Can do no worse than what we got in January. Dwayne Johnson, Ian McShane, Rufus Sewell and Academy Award nominee John Hurt star in Hercules.
Cast of Characters:
Hercules – Dwayne Johnson
Amphiaraus – Ian McShane
Autolycus – Rufus Sewell
Tydeus – Aksel Hennie
Sitacles – Peter Mullan
Atalanta – Ingrid Bolso Berdal
Iolaus – Reece Ritchie
King Eurystheus – Joseph Fiennes
Ergenia – Rebecca Ferguson
Megara – Irina Shayk
King Cotys – John Hurt
Director – Brett Ratner
Screenplay – Ryan J. Condal & Evan Spiliotopoulos
Based on the graphic novel Hercules: The Thracian Wars by Steve Moore & Admira Wijaya
Producer – Brett Ratner, Barry Levine & Beau Flynn
Rated PG-13 for epic battle sequences, violence, suggestive comments, brief strong language and partial nudity
Born the son of Zeus, the king of the gods, and the mortal Alcmene, Hercules (Dwayne Johnson) is revered as a savior to all of Greece after completing his legendary labors. After his wife Megara (Irina Shayk) and their children are murdered, of which he’s alleged to be responsible for, Hercules teams up with a band of loyal mercenaries – Autolycus (Rufus Sewell), Tydeus (Aksel Hennie), Atalanta (Ingrid Bolso Berdal) and soothsayer Amphiaraus (Ian McShane) – who sell their services in return for gold.
With an enemy threat that could lead to civil war approaching the people of Thrace, King Cotys (John Hurt) and his daughter Ergenia (Rebecca Ferguson) reach out to Hercules for help.
Just like last year, when we got two White House terrorism films (Olympus Has Fallen and White House Down), 2014 has two Hercules films, this one and that steaming dog turd back in January that was also known as The Legend of Hercules, a film so bad it made Schwarzenegger’s Hercules in New York look like Ridley Scott’s Gladiator. It might seem like a joke to say this film could just be Dwayne Johnson taking a dump for 90 minutes and still be better, but in all honesty, compared to Kellan Lutz’s stab at the son of Zeus, this film had no pressure on it whatsoever. Yes, the dialogue is clunky at times, and 300, this is not, but Hercules ends up being a surprisingly entertaining.
Writers Ryan J. Condal and Evan Spiliotopoulos, adapting from Steve Moore and Admira Wijaya’s graphic novel, take some liberties with the Herculean legend that I can’t quite divulge without giving away spoilers. One of the non-spoiler liberties, and the big theme running throughout the film, is the question they pose: What if Hercules isn’t half-god, but just a heroic figure that Greece looks up to as one? If the Mount Olympus gods do exist, we still never see them in this film. Even the twelve labors of Hercules, which do pop up at the beginning, contain a twist of their own.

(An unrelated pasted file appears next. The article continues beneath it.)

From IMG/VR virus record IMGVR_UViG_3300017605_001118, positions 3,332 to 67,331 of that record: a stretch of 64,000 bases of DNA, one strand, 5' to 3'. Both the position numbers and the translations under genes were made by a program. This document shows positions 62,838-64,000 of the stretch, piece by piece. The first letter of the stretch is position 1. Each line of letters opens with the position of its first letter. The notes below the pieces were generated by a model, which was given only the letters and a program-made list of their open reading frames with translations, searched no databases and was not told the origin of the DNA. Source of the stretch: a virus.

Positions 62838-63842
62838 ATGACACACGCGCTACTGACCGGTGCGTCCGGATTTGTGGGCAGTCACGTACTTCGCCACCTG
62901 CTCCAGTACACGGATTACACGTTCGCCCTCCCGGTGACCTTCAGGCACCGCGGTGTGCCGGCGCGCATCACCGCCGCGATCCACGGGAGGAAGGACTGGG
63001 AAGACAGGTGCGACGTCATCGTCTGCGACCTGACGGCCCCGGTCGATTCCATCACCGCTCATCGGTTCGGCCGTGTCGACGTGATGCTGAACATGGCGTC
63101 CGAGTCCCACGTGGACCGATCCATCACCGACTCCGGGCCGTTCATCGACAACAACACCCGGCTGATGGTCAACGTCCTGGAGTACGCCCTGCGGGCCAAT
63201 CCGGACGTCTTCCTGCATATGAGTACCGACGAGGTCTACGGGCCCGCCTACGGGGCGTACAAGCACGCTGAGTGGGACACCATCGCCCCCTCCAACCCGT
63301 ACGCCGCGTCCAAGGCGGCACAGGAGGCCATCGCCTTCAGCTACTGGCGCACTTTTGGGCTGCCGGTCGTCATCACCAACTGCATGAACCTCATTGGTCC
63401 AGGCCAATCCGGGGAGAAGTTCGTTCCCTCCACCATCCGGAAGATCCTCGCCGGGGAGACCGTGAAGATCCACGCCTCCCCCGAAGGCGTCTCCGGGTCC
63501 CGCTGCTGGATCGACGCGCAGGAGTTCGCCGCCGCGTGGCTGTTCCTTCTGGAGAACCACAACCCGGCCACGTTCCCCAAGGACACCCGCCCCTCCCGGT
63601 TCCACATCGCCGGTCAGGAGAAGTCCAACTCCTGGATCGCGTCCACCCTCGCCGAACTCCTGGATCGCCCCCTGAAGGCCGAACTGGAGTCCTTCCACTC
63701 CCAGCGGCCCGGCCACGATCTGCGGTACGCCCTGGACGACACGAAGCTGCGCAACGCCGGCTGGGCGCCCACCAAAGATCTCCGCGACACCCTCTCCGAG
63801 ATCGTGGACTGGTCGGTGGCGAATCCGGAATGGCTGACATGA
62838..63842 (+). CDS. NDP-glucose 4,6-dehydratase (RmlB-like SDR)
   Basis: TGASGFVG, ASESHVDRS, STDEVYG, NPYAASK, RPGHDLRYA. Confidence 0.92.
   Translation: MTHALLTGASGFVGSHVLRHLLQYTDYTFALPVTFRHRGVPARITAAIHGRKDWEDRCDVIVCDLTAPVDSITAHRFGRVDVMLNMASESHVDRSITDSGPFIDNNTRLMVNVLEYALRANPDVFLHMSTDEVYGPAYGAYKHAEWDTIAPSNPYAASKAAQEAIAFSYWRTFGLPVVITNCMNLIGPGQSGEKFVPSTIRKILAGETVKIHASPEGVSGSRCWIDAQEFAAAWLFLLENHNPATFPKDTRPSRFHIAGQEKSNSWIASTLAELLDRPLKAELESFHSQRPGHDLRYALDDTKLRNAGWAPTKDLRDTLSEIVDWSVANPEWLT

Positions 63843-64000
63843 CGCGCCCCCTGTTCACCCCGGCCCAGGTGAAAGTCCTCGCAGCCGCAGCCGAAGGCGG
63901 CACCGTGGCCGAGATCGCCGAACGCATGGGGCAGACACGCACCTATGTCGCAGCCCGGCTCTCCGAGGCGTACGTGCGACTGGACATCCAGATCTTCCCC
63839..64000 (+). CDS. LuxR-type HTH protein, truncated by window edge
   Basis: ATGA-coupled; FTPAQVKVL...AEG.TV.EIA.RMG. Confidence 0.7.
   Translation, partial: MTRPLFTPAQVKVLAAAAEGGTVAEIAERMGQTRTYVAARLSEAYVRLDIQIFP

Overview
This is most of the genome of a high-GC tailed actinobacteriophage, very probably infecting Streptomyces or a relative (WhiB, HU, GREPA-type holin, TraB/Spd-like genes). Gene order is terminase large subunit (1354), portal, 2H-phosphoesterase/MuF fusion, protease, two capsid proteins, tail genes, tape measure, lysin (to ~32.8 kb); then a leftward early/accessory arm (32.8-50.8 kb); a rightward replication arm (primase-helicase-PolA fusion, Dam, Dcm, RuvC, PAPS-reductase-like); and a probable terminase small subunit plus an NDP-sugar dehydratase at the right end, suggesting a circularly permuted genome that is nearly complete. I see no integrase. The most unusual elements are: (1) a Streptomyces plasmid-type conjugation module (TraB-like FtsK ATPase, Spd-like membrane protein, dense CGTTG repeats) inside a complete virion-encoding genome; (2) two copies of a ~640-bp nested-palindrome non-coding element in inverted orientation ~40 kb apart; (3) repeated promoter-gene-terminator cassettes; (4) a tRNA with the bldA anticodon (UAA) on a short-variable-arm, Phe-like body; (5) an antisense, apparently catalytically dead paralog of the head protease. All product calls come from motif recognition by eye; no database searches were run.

The big surprise here is director Brett Ratner. I’m not a Ratner hater, but I’m not quite a fan either. Rush Hour and its first sequel were fun, and Red Dragon – a huge departure for Ratner – is easily his best film (getting the Oscar winning screenwriter for The Silence of the Lambs and that caliber of a cast to back you up helps), but he also did the bloated, “he’s out of his element” X-Men: The Last Stand, the bland After the Sunset, the horrible Rush Hour 3 and the dumb Tower Heist. When I heard he was taking another departure into the sword and sandal genre, I kinda laughed to myself. I gotta give him credit, though, ’cause this is an entertaining B-movie that delivers no more and no less than what it promises. At times, Ratner’s contemporary style of humor doesn’t fit the setting, and while the film never lags, the scenes off the battlefield aren’t as compelling as they are on. That said, the production design is amazing and when it does hit the battlefield, Ratner – despite occasionally falling back on the frenetic editing that action films tend to do these days – constructs some thrilling battle sequences.
Obviously, the reason people will go to see this is ’cause of Dwayne Johnson, who over the years has become the go-to action star. Johnson’s still getting there as an actor (his performance in Snitch was a good stepping stone), but there’s no denying his magnetic presence, which just on its own is enough to carry an action film such as this. There’s a reason Schwarzenegger had that blink and you’ll miss him cameo pass-by in The Rundown. Johnson’s build and charisma is why he’s this era’s Schwarzenegger, and if there’s any advantage he has over Arnold, it’s that he has the potential to be a better actor. Here, Johnson performs with enough conviction, yet also enough self-awareness to not take the project too seriously.
Johnson’s certainly the name that will drive butts into the seats, but backing him up is quite an impressive lineup of veteran talent including Ian McShane, Rufus Sewell, Joseph Fiennes and John Hurt. At the very least, these men are able to muster up enough Shakespearean style gravitas to make the hokey dialogue sound passable. McShane is dependably droll as Hercules’s soothsayer who keeps predicting his own death only to survive in uncanny ways (it’s a recurring gag that works, mostly ’cause Ratner wisely doesn’t overuse it). John Hurt and Joseph Fiennes add a dash of sophistication to their roles, and Norwegian actress Ingrid Bolso Berdal wields a mean bow that could give Katniss and Legolas a run for their money.
Hercules packs in the score, sets and action needed for a sword and sandals flick, and is, more importantly, knowingly cheesy enough to be entertaining and avoid coming off unintentionally funny. Despite some jokes that don’t work, director Brett Ratner is mostly able to find a balance between the two, and at just a little over 90 minutes, keeps things moving at a nicely brisk pace. Bottom line, though – this is Dwayne Johnson’s film, and he once again shows why he’s currently the most charming and charismatic action star out there right now. Don’t expect Gladiator, and you’ll be fine.
I give Hercules a B- (★★★).